BERLIN (Reuters) - Germany plans to make it more difficult for farmers to use agrochemicals that protect plants from insects in a bid to preserve biodiversity, an environment ministry document showed.
“Insect biomass has fallen by more than 75 percent in the last 27 years in Germany,” according to the paper seen by Reuters on Wednesday, saying the main factor was the disproportionate use of weed-killer and pesticide.
The ministry, led by the Social Democrats (SPD) who share power with Chancellor Angela Merkel’s conservatives, also said it planned to increase the proportion of farmed land that would have to adhere to environmental stipulations.Conditions for fertilizer use should be extended, including making subsidies dependent on using insect-friendly chemicals, the ministry paper said.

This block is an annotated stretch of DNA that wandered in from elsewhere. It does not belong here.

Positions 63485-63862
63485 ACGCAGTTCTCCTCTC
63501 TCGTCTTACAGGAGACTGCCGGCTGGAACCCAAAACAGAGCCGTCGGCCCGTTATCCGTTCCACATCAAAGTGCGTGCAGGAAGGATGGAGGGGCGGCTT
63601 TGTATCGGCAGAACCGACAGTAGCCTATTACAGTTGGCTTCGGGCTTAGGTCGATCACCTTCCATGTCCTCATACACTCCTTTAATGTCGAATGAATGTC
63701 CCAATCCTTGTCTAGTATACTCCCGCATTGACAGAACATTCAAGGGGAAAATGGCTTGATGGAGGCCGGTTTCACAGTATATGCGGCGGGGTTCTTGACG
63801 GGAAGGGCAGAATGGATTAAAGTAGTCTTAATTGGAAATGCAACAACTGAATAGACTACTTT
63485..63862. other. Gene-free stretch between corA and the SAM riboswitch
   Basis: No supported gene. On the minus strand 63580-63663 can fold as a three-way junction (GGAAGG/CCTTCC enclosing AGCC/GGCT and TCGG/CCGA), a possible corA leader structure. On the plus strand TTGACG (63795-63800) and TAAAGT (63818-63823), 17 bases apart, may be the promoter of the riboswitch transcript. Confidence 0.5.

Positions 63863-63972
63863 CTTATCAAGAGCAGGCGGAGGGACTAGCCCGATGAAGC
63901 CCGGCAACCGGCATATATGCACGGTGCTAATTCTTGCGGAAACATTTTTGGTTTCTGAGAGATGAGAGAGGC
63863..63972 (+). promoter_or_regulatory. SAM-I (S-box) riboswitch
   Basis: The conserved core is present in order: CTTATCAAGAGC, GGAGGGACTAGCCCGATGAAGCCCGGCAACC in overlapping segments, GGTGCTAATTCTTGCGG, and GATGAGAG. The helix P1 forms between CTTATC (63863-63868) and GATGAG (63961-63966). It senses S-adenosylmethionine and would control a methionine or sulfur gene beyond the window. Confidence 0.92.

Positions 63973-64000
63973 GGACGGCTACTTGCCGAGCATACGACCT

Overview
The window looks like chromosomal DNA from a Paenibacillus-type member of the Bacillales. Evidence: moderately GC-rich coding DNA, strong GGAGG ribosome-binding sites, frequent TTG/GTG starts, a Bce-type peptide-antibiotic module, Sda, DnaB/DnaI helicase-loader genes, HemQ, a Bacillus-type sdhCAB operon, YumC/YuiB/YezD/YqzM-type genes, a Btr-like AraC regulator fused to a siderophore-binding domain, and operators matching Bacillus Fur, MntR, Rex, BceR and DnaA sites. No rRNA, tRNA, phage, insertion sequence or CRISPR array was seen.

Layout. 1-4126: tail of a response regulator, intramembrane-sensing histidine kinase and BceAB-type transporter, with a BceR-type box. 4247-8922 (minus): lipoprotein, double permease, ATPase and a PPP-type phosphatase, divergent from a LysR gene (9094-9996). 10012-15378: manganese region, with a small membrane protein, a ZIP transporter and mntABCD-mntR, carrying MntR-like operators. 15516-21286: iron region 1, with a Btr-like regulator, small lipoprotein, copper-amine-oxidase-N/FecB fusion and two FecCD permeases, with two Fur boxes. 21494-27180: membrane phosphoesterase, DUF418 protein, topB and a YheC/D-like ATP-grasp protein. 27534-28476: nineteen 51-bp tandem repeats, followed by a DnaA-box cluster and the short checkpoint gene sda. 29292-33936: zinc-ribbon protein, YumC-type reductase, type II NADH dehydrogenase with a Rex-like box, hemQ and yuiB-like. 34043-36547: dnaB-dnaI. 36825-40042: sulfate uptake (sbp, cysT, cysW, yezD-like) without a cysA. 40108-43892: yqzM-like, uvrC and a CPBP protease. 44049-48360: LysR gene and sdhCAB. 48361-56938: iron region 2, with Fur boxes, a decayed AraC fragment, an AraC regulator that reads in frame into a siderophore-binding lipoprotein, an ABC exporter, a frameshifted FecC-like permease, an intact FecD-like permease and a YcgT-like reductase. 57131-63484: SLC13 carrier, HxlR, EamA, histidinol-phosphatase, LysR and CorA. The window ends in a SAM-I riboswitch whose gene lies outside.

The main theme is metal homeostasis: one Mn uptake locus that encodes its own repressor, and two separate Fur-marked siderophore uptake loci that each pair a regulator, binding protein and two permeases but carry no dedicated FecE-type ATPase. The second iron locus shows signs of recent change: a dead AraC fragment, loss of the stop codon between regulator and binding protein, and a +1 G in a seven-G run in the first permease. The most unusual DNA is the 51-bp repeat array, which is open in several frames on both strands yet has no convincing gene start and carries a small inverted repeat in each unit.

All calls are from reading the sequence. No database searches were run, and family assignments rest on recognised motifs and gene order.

The move to make it more difficult to get a permit to use agrochemicals follows plans drawn up by conservative Agriculture Minister Julia Kloeckner to limit the use of weed-killer glyphosate, made by Monsanto in agriculture.
Germany has also backed EU plans to ban neonicotinoids, insecticides that studies show can harm honey bees.
Reporting by Hans-Edzard Busemann; Writing by Madeline Chambers; Editing by Edmund Blair